“And she still teaches me. I have so much respect for her. Why? Because of her dedication to me. When she decided to bring me here--for the study opportunities, for a school like Juilliard--we had no money and could not even speak English.
“It took amazing conviction to come alone to a foreign country with a little kid, and to go against the family’s wishes. I like to think I have some of that strong-mindedness.
“Recently I bumped into Zubin Mehta’s secretary, who had made a tape of my audition with him. She gave it to me and what I heard all these years later was me whimpering like a sheep: ‘Mommy, mommy.’ But I wasn’t the submissive girl who quietly did what she was told. Each time he asked me for another piece I would make my ‘mommy’ protest (not wanting to comply at first).
“And even then you could see good instincts for survival. When he wanted a Paganini caprice I played just the middle section of the fifth one, because it was the only part I did well”--according to her own severe standards.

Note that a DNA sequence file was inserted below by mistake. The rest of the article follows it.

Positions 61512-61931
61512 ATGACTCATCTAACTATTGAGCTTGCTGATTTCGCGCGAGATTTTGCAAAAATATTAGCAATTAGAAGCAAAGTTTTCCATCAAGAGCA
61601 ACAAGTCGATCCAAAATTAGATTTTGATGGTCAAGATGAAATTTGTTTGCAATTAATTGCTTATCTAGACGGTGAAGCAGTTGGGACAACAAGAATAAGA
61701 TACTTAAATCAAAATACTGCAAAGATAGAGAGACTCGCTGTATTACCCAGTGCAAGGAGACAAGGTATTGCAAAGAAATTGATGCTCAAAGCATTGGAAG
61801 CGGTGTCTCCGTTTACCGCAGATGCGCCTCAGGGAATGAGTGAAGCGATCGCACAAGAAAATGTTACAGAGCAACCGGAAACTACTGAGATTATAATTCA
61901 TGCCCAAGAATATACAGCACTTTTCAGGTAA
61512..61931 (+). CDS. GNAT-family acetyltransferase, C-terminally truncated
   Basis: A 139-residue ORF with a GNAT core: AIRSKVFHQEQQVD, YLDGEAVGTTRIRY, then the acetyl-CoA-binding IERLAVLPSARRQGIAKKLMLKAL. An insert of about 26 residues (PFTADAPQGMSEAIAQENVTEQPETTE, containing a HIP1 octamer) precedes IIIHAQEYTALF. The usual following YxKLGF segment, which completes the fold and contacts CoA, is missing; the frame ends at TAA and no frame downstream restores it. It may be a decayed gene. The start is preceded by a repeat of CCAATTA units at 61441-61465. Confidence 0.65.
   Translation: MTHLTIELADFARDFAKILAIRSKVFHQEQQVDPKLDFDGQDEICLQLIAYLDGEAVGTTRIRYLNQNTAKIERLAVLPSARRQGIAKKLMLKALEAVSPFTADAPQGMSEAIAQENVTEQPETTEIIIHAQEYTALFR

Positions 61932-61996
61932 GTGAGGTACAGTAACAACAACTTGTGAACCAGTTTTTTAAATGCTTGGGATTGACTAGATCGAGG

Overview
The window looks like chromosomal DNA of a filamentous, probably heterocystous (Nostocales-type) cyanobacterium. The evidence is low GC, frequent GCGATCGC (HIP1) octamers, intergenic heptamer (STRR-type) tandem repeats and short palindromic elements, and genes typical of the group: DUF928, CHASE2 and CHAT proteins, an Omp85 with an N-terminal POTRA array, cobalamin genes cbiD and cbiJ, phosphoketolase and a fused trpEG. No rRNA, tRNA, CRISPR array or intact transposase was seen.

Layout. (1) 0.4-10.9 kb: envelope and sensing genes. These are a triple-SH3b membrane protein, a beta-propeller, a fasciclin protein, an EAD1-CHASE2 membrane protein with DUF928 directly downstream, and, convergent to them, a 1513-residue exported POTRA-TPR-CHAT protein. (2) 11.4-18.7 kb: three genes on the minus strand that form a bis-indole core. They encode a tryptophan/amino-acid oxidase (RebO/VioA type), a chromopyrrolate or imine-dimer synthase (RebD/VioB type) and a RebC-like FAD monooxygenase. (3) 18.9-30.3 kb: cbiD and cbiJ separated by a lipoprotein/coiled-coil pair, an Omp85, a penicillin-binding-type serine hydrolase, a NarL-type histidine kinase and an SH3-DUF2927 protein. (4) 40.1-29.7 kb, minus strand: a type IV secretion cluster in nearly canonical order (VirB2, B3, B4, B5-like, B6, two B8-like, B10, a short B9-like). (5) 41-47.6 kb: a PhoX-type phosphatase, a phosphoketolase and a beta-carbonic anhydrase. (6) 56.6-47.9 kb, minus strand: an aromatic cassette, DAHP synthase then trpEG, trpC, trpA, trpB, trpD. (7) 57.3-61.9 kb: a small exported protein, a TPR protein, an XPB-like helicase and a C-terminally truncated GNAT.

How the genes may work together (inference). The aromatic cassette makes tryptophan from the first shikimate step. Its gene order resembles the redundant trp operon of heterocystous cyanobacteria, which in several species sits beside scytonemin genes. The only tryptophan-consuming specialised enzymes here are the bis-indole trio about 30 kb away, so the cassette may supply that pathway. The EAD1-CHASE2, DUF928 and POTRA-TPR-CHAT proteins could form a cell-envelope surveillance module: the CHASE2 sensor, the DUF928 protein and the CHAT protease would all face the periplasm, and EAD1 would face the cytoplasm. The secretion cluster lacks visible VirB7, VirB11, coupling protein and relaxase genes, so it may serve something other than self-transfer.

In June, Midori graduates from the Professional Children’s School in Manhattan, but “will not attend college right away” as she had planned, simply because of her concert career--80 engagements a season, recordings and so on.
It was three years ago that she left Juilliard and DeLay “because of personal differences I am not ready to talk about yet.” Both Midori and her teacher speak respectfully of each other, honoring a pact not to elaborate on their differences.
Now, after leaving Juilliard, the young artist sees time as the principal dividend of ending her formal training.